We, Too, Say Black Lives Matter
For eight minutes, 46 seconds, George Floyd was in a chokehold that led to his final words, “I can’t breathe.” His death, Ahmaud Arbery’s, and Breonna Taylor’s were the latest in high-profile killings of Black people that reflect a daily reality of racism in America.
Sadness, anger, and horror filled our hearts as we saw the news. Ravinia mourns together with, and for, the families of those who have lost or fear losing loved ones due to hatred based on the color of their skin. This includes the families of the thousands of kids of color who are part of our music education community. As one Black parent shared with us, “There has never been a day when it’s safe for a Black boy like my son to be out.”
These realities do not reflect our values and do not reflect America’s values.
But values of justice and solidarity cannot just be words on a page. They demand action to live them out. South African civil rights leader Desmond Tutu captured the choice we face today: “If you are neutral in situations of injustice, you have chosen the side of the oppressor.”
As an arts organization that is committed to diversity, equity, and inclusion in all its forms, we are not neutral.
Therefore we resolve to not only speak up against hate, violence, and systemic institutional racism, but to do our part in actively dismantling it in the arts. We also commit to redouble our own efforts to become more diverse, inclusive, and equitable.
Among the commitments we make today:
- Create systems of listening and accountability with communities of color.
- Continue to expand our Reach Teach Play music education programs to kids of all backgrounds in communities with little access to the arts.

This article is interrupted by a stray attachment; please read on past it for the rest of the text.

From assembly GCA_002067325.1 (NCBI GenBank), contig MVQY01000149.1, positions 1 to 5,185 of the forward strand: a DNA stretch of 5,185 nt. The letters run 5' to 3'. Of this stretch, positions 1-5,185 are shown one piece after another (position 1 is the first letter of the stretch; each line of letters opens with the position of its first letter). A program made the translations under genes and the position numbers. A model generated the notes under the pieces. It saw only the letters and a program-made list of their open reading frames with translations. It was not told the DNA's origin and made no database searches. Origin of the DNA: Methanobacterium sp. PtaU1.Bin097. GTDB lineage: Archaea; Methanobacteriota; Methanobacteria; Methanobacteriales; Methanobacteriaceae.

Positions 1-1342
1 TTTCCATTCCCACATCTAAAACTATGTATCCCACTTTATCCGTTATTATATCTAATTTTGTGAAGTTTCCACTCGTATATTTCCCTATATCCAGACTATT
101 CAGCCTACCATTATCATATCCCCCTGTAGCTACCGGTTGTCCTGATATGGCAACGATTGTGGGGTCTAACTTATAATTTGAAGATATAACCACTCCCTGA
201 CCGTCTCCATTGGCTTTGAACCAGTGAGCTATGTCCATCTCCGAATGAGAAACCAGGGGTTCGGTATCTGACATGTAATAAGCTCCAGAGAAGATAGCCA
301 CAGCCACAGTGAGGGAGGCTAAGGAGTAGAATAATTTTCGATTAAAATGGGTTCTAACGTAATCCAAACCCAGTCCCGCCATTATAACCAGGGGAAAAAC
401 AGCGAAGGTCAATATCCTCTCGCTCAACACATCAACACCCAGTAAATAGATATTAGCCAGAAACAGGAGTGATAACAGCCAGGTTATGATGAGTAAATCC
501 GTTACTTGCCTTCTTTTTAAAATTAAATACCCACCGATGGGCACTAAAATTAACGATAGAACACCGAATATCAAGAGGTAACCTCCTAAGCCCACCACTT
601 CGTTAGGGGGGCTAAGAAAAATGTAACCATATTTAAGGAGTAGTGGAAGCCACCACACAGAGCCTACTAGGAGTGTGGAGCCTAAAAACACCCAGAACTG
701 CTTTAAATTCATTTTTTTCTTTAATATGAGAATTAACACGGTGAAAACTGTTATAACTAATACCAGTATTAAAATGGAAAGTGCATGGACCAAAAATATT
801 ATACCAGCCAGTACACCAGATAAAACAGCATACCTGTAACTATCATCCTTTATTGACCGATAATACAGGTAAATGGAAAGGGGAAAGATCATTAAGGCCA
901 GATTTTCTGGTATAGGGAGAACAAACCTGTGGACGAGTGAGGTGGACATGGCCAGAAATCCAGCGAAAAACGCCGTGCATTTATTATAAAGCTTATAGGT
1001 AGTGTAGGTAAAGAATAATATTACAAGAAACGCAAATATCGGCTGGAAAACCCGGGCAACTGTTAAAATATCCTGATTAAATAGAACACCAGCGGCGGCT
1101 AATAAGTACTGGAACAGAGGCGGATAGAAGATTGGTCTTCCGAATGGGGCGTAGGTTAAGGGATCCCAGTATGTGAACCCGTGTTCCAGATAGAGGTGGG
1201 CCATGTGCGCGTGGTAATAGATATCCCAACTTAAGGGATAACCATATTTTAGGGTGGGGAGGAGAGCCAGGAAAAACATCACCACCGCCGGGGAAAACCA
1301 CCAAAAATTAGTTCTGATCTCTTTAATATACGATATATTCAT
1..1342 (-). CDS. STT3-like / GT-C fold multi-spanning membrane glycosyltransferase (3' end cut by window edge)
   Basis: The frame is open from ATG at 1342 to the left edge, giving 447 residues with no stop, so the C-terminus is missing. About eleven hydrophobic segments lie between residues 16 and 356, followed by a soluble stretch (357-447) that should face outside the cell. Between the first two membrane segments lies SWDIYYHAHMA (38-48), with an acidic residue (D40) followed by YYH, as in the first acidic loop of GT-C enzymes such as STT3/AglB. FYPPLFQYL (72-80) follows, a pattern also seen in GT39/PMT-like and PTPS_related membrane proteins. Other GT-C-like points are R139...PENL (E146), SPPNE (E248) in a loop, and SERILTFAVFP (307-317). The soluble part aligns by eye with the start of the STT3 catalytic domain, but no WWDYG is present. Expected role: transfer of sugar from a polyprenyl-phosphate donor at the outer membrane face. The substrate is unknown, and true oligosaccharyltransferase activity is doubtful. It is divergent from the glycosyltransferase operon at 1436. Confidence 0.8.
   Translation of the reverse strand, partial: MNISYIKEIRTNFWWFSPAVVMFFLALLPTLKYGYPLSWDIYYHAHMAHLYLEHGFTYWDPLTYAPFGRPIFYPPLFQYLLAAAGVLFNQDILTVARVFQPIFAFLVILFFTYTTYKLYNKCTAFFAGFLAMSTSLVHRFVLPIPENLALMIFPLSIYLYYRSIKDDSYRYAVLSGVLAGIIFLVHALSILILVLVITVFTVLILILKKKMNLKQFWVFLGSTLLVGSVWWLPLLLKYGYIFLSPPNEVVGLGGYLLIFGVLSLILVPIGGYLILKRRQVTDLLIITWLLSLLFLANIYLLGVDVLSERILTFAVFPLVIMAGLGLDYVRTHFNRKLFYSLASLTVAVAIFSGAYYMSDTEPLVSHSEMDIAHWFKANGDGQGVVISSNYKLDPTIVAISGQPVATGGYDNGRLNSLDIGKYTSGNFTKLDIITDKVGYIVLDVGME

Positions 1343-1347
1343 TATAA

- Further diversify our full-time, seasonal, and educational staffs.
- Further diversify our Board of Trustees, Women’s Board, and Associates Board.
- Take our staff through anti-racism training as part of our ongoing learning process.
- Continue to further diversify and expand our programming.
- Enhance and deepen an inclusive and welcoming experience at all of our concerts – from ticket purchasing; to arriving, entering, and exiting; to eating and strolling; to listening to music from a vast array of traditions and cultures so we can all celebrate together and joyfully.
No conductor of our time related better to the real world than Leonard Bernstein, a musician who was equal parts conductor, pianist, composer, teacher, and political activist. A brilliant communicator and humanitarian whose life, work, and passions have been and will be celebrated at Ravinia for many seasons on our stages, in our classrooms, and in the community.
Bernstein’s words have often been turned to as a source of comfort and strength in the face of unimaginable pain and loss, including, most notably: “It is obvious that the grievous nature of our loss is immensely aggravated by the element of violence involved in it. And where does this violence spring from? From ignorance and hatred. This will be our reply to violence: to make music more intensely, more beautifully, more devotedly than ever before.”
Don Civgin, Board Chair
Andrés T. Tapia, Trustee Chair, Diversity, Equity, & Inclusion Working Group
Welz Kauffman, President and CEO